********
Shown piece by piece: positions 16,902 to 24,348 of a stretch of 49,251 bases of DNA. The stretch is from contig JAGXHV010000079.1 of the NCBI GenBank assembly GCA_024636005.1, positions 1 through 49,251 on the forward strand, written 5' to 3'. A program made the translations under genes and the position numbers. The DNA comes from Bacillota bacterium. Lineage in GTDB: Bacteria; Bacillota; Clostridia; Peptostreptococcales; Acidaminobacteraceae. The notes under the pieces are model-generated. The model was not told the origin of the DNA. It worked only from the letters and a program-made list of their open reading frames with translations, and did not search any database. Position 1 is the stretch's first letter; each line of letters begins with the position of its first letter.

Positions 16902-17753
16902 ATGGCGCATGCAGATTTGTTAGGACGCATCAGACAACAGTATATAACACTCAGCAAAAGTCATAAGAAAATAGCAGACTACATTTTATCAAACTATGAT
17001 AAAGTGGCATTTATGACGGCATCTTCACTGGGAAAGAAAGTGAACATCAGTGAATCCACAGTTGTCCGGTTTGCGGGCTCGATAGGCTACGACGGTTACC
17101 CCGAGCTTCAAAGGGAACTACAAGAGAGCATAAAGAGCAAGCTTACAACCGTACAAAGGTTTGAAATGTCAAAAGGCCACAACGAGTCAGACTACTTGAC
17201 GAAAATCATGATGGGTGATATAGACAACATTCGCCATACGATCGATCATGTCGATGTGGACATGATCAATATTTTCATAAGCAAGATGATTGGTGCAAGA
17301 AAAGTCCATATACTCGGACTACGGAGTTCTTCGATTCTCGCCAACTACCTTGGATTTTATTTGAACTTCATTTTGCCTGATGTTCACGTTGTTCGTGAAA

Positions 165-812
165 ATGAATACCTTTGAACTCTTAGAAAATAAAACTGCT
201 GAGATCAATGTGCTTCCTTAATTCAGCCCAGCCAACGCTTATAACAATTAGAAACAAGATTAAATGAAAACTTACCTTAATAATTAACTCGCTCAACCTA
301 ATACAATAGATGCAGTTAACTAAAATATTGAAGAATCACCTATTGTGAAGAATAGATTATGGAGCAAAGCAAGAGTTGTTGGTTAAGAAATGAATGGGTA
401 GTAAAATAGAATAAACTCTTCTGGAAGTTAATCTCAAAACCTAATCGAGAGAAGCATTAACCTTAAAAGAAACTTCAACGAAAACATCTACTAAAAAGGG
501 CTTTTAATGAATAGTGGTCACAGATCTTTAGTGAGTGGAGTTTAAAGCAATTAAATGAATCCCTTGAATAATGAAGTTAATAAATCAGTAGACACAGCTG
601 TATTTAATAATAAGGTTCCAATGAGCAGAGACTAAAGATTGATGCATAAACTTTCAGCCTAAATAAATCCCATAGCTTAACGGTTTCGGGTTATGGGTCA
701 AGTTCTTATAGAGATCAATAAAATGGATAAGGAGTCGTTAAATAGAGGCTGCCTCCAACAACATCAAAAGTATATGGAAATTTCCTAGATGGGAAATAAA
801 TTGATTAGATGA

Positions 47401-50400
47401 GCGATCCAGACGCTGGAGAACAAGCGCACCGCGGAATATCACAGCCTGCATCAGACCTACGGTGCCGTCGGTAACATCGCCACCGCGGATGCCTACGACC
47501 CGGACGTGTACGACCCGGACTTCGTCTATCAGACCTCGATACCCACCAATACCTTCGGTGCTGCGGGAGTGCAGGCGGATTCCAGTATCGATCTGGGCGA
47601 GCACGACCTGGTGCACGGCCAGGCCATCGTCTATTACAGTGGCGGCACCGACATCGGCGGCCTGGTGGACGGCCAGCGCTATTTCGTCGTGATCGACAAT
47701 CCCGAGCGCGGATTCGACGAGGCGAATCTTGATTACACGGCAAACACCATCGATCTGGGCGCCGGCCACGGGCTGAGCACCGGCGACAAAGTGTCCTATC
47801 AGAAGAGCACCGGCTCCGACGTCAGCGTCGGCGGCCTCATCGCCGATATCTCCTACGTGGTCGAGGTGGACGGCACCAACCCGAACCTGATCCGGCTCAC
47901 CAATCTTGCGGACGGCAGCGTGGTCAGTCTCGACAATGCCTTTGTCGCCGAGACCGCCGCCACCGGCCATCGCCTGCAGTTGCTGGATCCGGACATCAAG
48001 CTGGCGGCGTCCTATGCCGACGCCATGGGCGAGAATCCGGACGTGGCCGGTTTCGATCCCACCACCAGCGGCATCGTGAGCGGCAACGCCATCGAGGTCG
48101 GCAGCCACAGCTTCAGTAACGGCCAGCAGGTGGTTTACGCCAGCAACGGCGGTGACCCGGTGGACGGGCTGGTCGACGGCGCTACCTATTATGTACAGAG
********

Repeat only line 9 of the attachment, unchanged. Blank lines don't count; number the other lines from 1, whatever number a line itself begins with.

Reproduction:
165 ATGAATACCTTTGAACTCTTAGAAAATAAAACTGCT